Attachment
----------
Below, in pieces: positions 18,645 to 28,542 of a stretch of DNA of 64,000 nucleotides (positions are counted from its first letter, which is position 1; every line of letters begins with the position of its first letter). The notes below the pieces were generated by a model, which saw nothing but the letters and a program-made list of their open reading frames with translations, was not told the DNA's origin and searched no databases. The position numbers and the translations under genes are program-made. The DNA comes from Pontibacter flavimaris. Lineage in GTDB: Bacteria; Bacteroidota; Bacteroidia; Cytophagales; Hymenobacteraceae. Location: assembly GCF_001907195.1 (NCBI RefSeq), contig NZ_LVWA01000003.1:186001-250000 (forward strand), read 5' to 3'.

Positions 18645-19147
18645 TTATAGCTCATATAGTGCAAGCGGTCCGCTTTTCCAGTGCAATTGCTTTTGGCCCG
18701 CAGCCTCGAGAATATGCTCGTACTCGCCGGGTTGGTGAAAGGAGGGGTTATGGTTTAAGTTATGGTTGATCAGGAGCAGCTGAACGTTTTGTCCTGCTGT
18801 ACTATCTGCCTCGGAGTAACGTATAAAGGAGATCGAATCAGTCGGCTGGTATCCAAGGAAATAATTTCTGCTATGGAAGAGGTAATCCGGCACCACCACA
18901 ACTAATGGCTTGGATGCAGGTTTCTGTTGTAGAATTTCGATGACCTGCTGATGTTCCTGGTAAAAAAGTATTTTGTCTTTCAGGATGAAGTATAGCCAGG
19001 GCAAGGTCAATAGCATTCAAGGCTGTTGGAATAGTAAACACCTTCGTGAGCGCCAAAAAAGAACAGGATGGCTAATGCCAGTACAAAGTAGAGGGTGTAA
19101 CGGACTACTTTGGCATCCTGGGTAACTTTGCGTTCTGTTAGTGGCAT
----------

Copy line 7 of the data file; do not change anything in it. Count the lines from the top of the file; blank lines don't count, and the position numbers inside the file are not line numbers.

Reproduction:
19001 GCAAGGTCAATAGCATTCAAGGCTGTTGGAATAGTAAACACCTTCGTGAGCGCCAAAAAAGAACAGGATGGCTAATGCCAGTACAAAGTAGAGGGTGTAA